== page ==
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Encouraging Retaliation

Bureaucrats often consider employee-witnesses the problem. "Killing the messenger" avoids correcting whatever problem or necessary reform the whistleblowing employee-witness was trying to bring to the organization's attention. Focusing on the personal consequences distracts from the organizational problem the Whistleblower Protection Act and other anti-retaliation legislation were designed to combat--the climate of fear that ultimately impedes basic government functions. Nonetheless, many personnel officers consider law enforcement and whistleblower protection outside their job descriptions. Ditto for private attorneys.

Personnel officers with a short-run or personal-career focus may well encourage retaliation, rather than compliance with anti-retaliation laws. Bully bosses may be grateful, but the approach creates many victims. Many personnel officers refuse or "forget" to advise whistleblowers of their federal rights and remedies, much less potential deadlines applicable in their cases. Agency general counsel officers might also misadvise employees attempting to represent themselves because of the same win-at-all-costs mentality. EEO counselors may be more likely to give correct advice about discrimination rights and remedies -- because the EEOC penalizes them if they don't. The MSPB almost creates compliance disincentives by contrast. Although a MSPB regulation requires notifying employees of appeal rights, AJs do not enforce it against agencies with any zeal. The MSPB only bothers mentioning it (and reversing an AJ dismissal) if the deceived employee missed a deadline by only a day or so. This of course rewards the worst abusers (or intentional non-notifiers). The U.S. Court of Appeals for the Federal Circuit attempted to discourage this shortsighted approach in Walls v. MSPB, 29 F.3d 1578, 1582 (Fed.Cir. 1994), but has not followed up. Few employees experiencing retaliation know about the case, nor is the MSPB in the habit of citing it.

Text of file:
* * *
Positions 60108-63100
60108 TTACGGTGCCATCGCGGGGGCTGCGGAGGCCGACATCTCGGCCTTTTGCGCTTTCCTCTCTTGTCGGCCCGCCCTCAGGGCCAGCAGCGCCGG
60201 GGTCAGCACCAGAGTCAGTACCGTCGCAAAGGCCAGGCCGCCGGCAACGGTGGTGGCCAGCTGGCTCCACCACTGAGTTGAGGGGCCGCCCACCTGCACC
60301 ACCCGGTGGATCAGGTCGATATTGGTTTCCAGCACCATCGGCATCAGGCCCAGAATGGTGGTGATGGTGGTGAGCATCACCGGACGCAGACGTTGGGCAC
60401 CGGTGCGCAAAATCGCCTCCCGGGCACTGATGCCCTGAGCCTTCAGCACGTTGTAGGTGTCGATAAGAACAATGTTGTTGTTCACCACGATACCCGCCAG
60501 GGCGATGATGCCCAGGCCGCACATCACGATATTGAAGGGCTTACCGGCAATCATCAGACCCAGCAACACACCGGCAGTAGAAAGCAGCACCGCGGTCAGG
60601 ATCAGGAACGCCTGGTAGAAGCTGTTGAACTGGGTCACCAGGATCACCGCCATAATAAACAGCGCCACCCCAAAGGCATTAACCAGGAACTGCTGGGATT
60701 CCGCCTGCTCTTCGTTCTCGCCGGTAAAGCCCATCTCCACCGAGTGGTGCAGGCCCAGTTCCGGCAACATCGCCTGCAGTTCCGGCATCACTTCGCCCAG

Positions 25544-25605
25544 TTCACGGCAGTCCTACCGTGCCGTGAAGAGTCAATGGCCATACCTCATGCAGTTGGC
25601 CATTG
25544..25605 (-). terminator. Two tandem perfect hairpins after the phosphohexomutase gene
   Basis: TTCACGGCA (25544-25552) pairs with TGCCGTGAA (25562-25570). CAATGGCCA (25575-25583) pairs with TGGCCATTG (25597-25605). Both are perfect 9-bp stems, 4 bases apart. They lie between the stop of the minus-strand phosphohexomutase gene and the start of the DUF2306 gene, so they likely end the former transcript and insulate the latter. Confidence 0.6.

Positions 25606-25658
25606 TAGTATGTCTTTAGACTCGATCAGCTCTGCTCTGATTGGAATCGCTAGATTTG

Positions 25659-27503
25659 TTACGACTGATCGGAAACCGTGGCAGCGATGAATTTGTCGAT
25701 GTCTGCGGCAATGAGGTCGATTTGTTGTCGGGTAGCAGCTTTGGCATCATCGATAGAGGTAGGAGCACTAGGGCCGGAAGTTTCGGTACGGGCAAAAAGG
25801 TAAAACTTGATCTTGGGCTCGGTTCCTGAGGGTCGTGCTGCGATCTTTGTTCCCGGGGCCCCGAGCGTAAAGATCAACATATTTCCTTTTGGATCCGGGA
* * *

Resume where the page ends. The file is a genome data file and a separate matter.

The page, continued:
Some private attorneys likewise fail to advise their clients fully of their rights. Their justification may be paternalistic--some may genuinely believe that departure and silence benefits their clients. Legal economics encourages this disempowering approach, however contrary to professional ethical rules it may be. Even in a straightforward missed deadline case, the MSPB never names nor otherwise punishes the attorneys or union representative who failed their client. In practice, many employment attorneys advocate settlements because the agencies are willing to pay their fees, or because the lawyer has dragged matters on until the client's money or patience has run out. See Working with an Attorney. Pro Se Representation. Washington D.C. attorney Roy Krieger has filed a class action lawsuit alleging that CIA treated employees who hired attorneys more harshly than those without attorneys. .

Unfortunately, mutual escalation is common. The federal bureaucracy does little to rein in supervisors who act out personal desires for revenge or feelings of betrayal. Whistleblowers can also well feel betrayed by the agency whose mandate or regulations they worked to protect (and which was their career path). Emotions can be as tumultuous as in divorces or deaths of loved ones.

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